I’ll give Seth Godin credit: he thinks libraries should matter:
The library is no longer a warehouse for dead books. Just in time for the information economy, the library ought to be the local nerve center for information. […] We all love the vision of the underprivileged kid bootstrapping himself out of poverty with books, but now (most of the time), the insight and leverage is going to come from being fast and smart with online resources, not from hiding in the stacks.
The next library is a place, still. A place where people come together to do co-working and coordinate and invent projects worth working on together. Aided by […] a librarian who can bring domain knowledge and people knowledge and access to information to bear.
The problem is that the direction he thinks libraries should be going in… is already the direction that libraries have been going in, for years. Godin is a little late to the party; he’s criticizing an antiquated image of libraries and librarians that is simply no longer true. (And maybe that’s the real problem, as Toby Greenwalt of The Analog Divide suggests: the public wants libraries to be awesome, but doesn’t realize how awesome libraries already are.)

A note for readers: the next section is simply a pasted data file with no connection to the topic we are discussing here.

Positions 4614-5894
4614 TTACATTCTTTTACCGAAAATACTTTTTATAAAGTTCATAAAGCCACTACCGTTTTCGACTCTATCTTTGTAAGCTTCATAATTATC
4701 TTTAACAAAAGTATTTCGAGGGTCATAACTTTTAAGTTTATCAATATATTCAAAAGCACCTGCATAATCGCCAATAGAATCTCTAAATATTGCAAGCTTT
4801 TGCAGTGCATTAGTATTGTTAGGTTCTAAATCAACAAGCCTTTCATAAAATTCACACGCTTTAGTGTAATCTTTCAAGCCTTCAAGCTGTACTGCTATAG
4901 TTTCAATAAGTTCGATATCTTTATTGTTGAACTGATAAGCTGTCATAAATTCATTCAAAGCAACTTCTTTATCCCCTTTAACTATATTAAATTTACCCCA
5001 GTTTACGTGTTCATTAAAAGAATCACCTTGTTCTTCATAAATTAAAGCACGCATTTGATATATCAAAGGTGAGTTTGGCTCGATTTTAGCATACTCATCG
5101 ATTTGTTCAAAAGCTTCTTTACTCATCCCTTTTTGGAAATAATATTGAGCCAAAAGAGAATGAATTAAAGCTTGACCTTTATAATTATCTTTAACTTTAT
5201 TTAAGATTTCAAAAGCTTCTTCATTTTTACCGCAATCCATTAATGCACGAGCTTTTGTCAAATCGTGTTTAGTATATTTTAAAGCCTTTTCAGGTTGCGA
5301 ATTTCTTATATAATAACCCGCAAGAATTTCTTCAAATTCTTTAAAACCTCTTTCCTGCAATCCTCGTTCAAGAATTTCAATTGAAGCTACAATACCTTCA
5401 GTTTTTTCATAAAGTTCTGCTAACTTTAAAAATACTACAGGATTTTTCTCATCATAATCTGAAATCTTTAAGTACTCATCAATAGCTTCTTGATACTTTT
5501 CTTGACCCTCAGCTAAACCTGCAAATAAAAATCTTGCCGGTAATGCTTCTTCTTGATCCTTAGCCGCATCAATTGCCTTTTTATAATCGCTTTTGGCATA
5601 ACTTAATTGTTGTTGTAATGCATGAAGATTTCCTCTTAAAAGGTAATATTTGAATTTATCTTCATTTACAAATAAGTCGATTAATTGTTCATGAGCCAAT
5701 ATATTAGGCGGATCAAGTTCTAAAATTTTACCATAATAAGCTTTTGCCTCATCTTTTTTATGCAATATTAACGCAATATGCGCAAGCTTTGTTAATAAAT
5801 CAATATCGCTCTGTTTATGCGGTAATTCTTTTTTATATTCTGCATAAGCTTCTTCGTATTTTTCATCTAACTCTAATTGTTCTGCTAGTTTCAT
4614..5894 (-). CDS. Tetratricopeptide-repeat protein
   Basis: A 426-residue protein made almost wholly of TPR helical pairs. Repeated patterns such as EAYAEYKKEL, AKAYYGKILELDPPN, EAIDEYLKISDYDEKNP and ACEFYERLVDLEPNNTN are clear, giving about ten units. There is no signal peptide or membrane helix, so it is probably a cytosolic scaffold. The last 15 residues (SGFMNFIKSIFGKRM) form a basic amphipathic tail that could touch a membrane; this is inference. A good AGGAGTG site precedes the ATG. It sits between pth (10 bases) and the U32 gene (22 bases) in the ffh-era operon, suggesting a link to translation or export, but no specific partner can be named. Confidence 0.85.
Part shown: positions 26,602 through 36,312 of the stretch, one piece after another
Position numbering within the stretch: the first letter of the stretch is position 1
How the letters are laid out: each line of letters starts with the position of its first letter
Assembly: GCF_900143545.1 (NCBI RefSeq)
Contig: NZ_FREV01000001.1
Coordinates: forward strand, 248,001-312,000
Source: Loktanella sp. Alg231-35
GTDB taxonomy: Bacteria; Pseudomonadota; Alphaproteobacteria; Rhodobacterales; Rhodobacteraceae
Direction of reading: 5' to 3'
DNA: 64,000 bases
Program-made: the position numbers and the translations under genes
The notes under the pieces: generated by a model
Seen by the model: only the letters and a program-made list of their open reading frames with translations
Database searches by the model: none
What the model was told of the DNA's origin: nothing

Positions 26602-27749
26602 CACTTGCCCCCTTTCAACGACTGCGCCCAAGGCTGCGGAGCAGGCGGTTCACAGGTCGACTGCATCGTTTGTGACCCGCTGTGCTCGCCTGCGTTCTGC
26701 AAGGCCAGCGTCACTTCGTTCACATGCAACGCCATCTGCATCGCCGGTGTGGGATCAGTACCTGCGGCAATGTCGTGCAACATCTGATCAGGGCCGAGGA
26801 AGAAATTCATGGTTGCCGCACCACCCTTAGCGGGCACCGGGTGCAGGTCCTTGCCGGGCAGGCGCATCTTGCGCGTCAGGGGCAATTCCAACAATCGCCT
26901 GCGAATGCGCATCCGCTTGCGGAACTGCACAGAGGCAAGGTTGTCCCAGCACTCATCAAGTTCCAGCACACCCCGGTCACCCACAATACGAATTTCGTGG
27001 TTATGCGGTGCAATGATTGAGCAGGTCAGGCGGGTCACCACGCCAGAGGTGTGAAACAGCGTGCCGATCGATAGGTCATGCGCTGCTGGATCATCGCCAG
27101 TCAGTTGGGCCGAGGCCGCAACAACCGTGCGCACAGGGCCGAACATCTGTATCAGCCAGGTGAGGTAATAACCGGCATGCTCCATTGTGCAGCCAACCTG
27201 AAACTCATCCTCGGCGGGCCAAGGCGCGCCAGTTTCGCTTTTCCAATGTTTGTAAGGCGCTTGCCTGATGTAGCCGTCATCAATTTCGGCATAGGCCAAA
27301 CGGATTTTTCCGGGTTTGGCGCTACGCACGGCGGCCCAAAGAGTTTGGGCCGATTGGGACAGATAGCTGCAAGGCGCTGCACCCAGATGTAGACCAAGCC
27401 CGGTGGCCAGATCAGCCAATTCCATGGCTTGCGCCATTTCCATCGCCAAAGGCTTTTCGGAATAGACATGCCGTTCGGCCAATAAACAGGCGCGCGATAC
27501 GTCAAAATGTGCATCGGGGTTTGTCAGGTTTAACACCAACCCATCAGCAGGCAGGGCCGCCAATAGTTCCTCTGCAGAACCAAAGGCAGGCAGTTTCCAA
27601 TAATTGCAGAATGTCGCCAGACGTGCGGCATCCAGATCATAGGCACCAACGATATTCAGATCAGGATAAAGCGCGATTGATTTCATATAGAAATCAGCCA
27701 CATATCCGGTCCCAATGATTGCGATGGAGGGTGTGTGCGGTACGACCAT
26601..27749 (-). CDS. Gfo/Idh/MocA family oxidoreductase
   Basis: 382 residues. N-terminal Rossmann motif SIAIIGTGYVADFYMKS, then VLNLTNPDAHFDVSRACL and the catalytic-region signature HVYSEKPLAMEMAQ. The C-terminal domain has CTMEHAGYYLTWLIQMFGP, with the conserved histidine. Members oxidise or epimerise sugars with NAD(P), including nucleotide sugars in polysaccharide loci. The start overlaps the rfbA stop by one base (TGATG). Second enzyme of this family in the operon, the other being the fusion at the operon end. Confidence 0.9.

Godin goes on to cite the availability of books and films via e-readers and Netflix — and the abundant information on Wikipedia, online databases, and the Internet at large — as reasons why today’s libraries are in danger of becoming irrelevant. Wrong on all counts. Bobbi Newman at Librarian by Day dismantles this old argument better than I can, and you should go read her response in full.